In her Commencement address, graphic designer, civil rights activist, and Pratt alumna Cheryl D. Miller celebrated the accomplishments of Pratt Institute’s class of 2023 through a time of change and declared that they can “enter the open doors of opportunity now awaiting you. We share in the same charge to make a life’s contribution to our industry, to our community, to our world.”
The May 17 Commencement on a beautiful spring New York day honored the class of 2023 with a ceremony in the stunning setting of Radio City Music Hall. The exuberant gathering recognized over 1,300 graduating students. As they walked across the stage and turned the tassels on their caps, they culminated their time as Pratt students and were welcomed as the Institute’s newest alumni.
The 134th Commencement was also live-streamed for graduating students, friends, and family who were attending remotely. Leo Kim, MPS Arts and Cultural Management ’23, performed a virtuosic rendition of Pratt’s alma mater on cello before Pratt President Frances Bronet’s opening remarks. She greeted everyone at Radio City and those watching across the globe, congratulating the students on their remarkable achievements. She also acknowledged their resilience as students whose college experience was transformed by the pandemic.
“You have cultivated the self-discipline and perseverance that will be essential ingredients for your future success,” Bronet said. “To be honest, for our collective future success. You are both our visionaries and our implementers. You will be called upon and counted on to think about new ways of asking questions, framing questions, and developing solutions to urgent problems in the world. Many of you are already doing this.” She further recognized the support of the faculty, families, and other members of the Pratt community through these years of challenges and change.
Gary Hattem gave his first Commencement remarks since being elected as the new Board of Trustees Chair. He connected the graduates to the long history of innovation at Pratt and encouraged them to now make their mark with what they have learned, while staying part of this legacy.
“As a Pratt graduate myself, I further ask that you do not take for granted the community that you have formed while at Pratt,” Hattem said. “The relationships you have established with fellow students and faculty will anchor and inspire you for a lifetime.”
Pratt then bestowed honorary degrees upon three leaders in their fields whose work embodies the innovation and creativity promoted by the Institute, including Miller (Doctor of Fine Arts), Pratt alumna and architectural interior designer Hiroko Nakamoto (Doctor of Fine Arts), and artist and filmmaker Lynn Hershman Leeson (Doctor of Fine Arts).
Miller began her address with a look back on her time at Pratt, giving special thanks to professors Tony DiSpigna, who “helped me perfect the craft of letter form and symbols without Adobe, without Procreate” and Alisa Zamir, a mentor who “saw the gift in me” and “believed in my vision for design.”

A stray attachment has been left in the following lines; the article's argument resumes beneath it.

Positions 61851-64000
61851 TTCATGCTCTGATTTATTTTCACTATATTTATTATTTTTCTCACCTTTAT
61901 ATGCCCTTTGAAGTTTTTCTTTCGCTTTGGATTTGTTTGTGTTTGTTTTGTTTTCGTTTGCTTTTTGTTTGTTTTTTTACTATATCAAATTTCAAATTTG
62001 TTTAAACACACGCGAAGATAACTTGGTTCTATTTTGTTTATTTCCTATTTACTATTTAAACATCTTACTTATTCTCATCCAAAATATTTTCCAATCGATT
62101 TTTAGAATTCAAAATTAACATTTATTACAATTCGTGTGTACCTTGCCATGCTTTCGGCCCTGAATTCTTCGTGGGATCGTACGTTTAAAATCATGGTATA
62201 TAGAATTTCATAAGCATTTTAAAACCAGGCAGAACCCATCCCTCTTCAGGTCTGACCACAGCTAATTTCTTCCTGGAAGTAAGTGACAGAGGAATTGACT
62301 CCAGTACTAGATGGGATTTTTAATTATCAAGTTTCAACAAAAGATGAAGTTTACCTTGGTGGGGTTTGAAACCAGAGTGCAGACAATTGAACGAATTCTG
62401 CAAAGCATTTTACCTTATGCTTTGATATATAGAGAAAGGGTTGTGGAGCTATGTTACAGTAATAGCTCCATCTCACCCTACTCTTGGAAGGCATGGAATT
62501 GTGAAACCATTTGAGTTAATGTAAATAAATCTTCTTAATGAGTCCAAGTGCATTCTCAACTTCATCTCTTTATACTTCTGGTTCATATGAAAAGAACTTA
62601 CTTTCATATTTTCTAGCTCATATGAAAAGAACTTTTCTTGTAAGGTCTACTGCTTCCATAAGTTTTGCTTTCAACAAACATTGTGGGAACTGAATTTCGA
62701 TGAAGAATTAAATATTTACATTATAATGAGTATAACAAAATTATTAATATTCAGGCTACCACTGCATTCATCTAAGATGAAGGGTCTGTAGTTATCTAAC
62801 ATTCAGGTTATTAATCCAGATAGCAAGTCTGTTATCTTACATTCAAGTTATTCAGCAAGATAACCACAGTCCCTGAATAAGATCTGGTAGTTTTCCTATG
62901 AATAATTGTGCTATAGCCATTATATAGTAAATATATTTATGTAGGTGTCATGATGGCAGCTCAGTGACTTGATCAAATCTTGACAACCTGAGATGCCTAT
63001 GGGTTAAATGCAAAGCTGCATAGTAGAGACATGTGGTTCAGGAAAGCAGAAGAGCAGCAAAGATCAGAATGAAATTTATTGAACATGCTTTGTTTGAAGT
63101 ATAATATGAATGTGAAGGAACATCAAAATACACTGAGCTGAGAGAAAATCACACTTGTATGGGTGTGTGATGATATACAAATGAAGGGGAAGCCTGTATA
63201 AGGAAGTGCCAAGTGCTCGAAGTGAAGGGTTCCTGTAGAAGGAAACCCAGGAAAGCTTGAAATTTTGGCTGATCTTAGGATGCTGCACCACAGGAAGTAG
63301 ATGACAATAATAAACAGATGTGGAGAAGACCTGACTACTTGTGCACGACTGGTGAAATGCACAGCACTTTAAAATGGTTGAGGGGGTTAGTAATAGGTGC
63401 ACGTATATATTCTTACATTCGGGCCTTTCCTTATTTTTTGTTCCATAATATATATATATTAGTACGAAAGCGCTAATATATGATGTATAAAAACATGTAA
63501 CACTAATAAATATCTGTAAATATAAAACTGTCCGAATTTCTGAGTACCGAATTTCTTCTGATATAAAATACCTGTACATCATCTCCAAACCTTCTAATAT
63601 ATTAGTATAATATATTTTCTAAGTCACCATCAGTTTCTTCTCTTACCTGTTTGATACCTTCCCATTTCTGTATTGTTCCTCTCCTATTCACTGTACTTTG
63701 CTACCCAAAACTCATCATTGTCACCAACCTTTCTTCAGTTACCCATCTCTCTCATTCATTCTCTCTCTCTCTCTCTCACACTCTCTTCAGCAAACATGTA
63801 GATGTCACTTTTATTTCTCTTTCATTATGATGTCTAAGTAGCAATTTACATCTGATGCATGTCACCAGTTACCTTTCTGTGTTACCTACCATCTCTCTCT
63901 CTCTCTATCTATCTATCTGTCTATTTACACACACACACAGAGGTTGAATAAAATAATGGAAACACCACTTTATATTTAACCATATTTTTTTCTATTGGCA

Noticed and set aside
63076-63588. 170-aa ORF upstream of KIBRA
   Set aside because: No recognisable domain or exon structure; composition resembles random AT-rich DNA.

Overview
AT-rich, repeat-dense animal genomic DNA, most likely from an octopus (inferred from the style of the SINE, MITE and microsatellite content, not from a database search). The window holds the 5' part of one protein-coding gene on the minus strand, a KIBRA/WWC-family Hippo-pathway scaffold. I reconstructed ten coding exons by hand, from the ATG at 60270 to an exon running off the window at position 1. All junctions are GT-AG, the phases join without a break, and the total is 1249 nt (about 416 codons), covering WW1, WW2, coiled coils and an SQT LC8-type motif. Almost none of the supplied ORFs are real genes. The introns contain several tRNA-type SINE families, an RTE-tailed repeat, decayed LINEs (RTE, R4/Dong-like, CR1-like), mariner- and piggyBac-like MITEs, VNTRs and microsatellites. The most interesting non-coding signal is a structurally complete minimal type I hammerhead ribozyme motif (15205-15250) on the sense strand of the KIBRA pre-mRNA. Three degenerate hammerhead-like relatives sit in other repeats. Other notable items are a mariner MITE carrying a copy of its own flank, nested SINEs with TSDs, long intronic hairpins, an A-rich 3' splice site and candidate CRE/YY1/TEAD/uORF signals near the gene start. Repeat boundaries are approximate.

Miller shared the impact of her Pratt education on her career. “If it had not been for my Pratt graduate thesis, I would not be here before you,” she said. Her 1987 article “Black Designers: Missing in Action,” published in Print magazine, was based on her thesis work and brought Miller to national attention for her spotlight on the inequities in the design field. “The thesis became one of the first recorded and published pieces of scholarship on the topic. It has been an endless source of moving the needle for the BIPOC community in the graphic design industry, even today.”
She emphasized that the students now “have the very same degree from Pratt Institute that has brought me here today to share in your victory and accomplishments.” She added that the Pratt graduates now have an opportunity to use their experiences as students to make positive changes in the world. “I charge you to further find your vocation and let it lead you to your passion for serving others,” Miller said. “May you find your purpose in being the solution for the problem that you see.”
Hershman Leeson, in accepting her honorary degree, expressed her thanks and encouraged the students on their future creative paths. “As somebody who for 50 years was told what I did wasn’t art, I have to say never give up, keep your sense of humor, and don’t throw anything away,” she said.
In accepting her honorary degree, Nakamoto spoke of the importance of the support from her teachers and friends at Pratt as she established her interior design career. “I’m humbled and honored to receive this honorary degree and I encourage the graduates assembled today to dream big, dream with passion, and don’t forget to work hard,” she said.
The graduation speakers also included Juan Camilo Osorio, assistant professor in the Graduate Center for Planning and the Environment, who was named Distinguished Teacher (2023–24). He was honored with a medal designed by Young Jun Kim, BFA Fine Arts (Jewelry) ’24. Jeremiah Hadi Go, BArch ’23, and Gustavo Ghavami, MID ’23, were the elected student speakers. Members of the class of 1973 were also recognized on the 50th anniversary of their graduation.
At the conclusion of the ceremony, the class of 2023 departed Radio City Music Hall to join their fellow graduates, friends, and family in celebrating their first moments as alumni.